Can You Get High From Your Anti-Diarrhea Medication?

Taking the drug loperamide (anti-diarrhea) in excessive doses may cause a high.

Posted Dec 03, 2019

Sure, we have many diarrhea jokes. But the reality is that diarrhea kills 2,195 children every day—more than AIDS, malaria, and measles combined. Diarrheal diseases lead to 1 in 9 child deaths worldwide, making diarrhea the second leading cause of death among children under the age of 5 (1).

Diarrhea causes food to move too quickly through the intestines, leading to poor absorption. This is especially common in countries where the water is unclean. Thus, anti-diarrhea medications are life-saving in these situations.

The therapeutic dose for anti-diarrhea is up to four 2 mg pills for adults and children over age 12. The dose may be increased to 16 mg, but only by prescription. Modern anti-diarrhea medications typically contain the main ingredient loperamide and are branded as Imodium. These drugs are available over the counter and are very affordable. According to the “Top 300 of 2019,” it was the 256th most prescribed medication in the United States (2). They can also be used for other problems, such as Irritable Bowel Syndrome (IBS).

These treatments for diarrhea contain modified opioid molecules (loperamide) that, at the therapeutic dose, do not have any effects on the brain. Although it was initially classified as a Schedule V drug by the Controlled Substance Act (CSA) in 1977, it has been viewed since the 1980s as safe and unlikely to lead to abuse. A drug is classified under the CSA when it has abuse potential. Was it the right decision to de-schedule it, so it would no longer be under the CSA?

As previously mentioned, loperamide at the therapeutic dose of 4-16 mg per day, does not get into the brain and is very safe. But, if there was a way for it to magically enter the brain, it would act similarly to other opioids (such as morphine, heroin, methadone, Oxycontin) and produce euphoria/analgesia and may lead to addiction and withdrawal.

Well, there is a way to make these inexpensive, legal anti-diarrhea drugs (such as Imodium) get inside the brain to activate its opioid system. Users figured out that if they take loperamide in large doses (much more than therapeutic dose), they can get high! The dose that has been associated with a "high" is 100 mg or more (3).

The increase in misusing loperamide coincided with the opioid epidemic and the realization that commonly prescribed painkillers, such as Oxycontin, were indeed addictive. Patients who were prescribed opiates and, for some reason, were no longer able to get these prescriptions turned to alternatives because of undesirable withdrawal symptoms. Loperamide is over the counter and inexpensive and, more importantly, activates opioid receptors. So, these victims of the opioid crisis in America learned that if they take loperamide in supra-therapeutic doses, they can fight the ugly withdrawal symptoms of their opioid addiction (an addiction that was created by over-prescriptions of opioid painkillers, like Vicodin and Oxycontin).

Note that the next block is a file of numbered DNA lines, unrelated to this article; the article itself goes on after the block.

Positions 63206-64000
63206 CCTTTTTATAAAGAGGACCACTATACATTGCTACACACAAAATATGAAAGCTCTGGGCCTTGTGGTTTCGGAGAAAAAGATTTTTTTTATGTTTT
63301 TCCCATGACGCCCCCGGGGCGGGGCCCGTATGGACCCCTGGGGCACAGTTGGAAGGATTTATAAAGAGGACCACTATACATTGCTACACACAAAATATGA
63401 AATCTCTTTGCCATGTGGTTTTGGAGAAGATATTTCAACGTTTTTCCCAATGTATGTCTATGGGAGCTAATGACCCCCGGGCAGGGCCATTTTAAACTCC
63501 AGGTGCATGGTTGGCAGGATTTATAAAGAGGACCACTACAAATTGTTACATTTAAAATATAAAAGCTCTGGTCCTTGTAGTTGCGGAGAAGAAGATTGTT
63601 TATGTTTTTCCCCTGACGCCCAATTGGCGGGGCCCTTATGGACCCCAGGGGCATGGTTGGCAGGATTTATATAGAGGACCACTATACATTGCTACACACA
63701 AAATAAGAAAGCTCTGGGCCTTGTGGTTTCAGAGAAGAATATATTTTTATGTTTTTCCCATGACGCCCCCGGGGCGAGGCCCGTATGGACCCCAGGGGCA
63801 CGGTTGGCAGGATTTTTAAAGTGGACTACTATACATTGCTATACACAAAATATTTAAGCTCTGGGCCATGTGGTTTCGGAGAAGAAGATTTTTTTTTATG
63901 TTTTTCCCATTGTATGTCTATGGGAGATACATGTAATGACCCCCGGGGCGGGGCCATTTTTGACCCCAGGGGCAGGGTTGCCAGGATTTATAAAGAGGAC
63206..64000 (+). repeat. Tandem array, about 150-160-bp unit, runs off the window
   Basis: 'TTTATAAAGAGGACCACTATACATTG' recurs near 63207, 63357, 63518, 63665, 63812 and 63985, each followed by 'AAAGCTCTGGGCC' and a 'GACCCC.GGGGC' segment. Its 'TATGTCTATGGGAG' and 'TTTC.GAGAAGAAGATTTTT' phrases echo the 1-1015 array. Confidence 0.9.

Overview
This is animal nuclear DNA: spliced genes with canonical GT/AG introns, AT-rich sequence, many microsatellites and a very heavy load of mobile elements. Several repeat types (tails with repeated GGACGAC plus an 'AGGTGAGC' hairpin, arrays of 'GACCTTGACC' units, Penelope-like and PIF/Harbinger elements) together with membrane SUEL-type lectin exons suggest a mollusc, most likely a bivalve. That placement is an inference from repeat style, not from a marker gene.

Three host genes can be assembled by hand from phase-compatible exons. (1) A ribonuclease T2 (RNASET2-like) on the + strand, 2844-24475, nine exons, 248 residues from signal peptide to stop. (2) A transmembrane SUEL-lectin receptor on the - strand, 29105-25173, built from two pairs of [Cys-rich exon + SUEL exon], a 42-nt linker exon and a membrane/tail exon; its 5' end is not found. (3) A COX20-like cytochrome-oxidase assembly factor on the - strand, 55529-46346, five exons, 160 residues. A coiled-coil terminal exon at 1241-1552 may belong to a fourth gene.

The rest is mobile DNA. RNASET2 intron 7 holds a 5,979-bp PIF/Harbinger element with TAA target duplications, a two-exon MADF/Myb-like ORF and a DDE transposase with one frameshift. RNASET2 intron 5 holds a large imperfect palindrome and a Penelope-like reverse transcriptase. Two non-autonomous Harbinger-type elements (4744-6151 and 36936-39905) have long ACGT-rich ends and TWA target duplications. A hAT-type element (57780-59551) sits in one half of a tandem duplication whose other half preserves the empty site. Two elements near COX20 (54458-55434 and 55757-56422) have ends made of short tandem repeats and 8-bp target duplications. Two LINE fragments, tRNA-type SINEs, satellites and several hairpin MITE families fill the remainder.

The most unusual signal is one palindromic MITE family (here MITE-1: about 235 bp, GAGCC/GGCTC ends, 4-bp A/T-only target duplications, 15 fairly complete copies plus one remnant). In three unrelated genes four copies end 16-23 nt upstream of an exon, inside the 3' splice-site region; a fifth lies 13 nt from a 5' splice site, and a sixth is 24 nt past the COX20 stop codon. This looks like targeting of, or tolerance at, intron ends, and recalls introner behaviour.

The internet is replete with stories of patients who turned to OTC Imodium to fight the withdrawal symptoms of their pain medications. Some illicit opioid users (e.g., heroin) have also reported using loperamide to deal with opioid withdrawal symptoms.

There are blogs on the internet with instructions on how to use it to treat opioid withdrawal (4). Some have even reported mixing it with vitamin C or grapefruit juice to expedite pushing it passed the blood-brain barrier, so it can get into the brain faster. Over the last couple of years, loperamide has been nicknamed the poor-man methadone (5).

In 2012, the North Carolina Office of the Chief Medical Examiner reported on 21 cases involving loperamide at excessive doses. Of the 21 cases involving loperamide, the pathologist implicated the drugs as either additive or the primary cause of death in 19 of the 21 cases (4). A high dose of loperamide can cause cardiac dysrhythmia and arrest, and that is typically the reason for death in overdose cases. Dr. Eggleston and his team reported on two cases where patients used excessive doses of loperamide and died of cardiac complications (6).

Taking loperamide in larger doses than recommended interacts with many organs beyond the intestines, including the brain, in complex ways that are beyond the layperson’s understanding. According to the National Poison Data System, 11 deaths occurred between 2012 and 2015, while in one year between 2016-2017, there were 13 deaths.

If you are suffering from opiate addiction, you should detox under a doctor’s supervision. At-home methods to deal with opioid withdrawal symptoms, such as taking high doses of loperamide, can be fatal. If you suspect that a person has overdosed on loperamide, immediately call poison control and take them to the emergency room or call 911.

References

(1)  https://www.cdc.gov/healthywater/pdf/global/programs/Globaldiarrhea508c.pdf.

(2) https://clincalc.com/DrugStats/Top300Drugs.aspx.

(3) Sandra C. Bishop-Freeman, Marc S. Feaster, Jennifer Beal, Alison Miller, Robert L. Hargrove, Justin O. Brower, Ruth E. Winecker, Loperamide-Related Deaths in North Carolina, Journal of Analytical Toxicology, Volume 40, Issue 8, October 2016, Pages 677–686, https://doi.org/10.1093/jat/bkw069.

(4) http://blog.palmpartners.com/crazy-drug-trends-loperamide-addiction.

(5) https://www.washingtonpost.com/news/to-your-health/wp/2018/01/30/fda-wants-to-curb-abuse-of-imodium-the-poor-mans-methadone.

(6) Eggleston, William et al. (2016). Loperamide Abuse Associated With Cardiac Dysrhythmia and Death. Annals of Emergency Medicine, Volume 69, Issue 1, 83-86.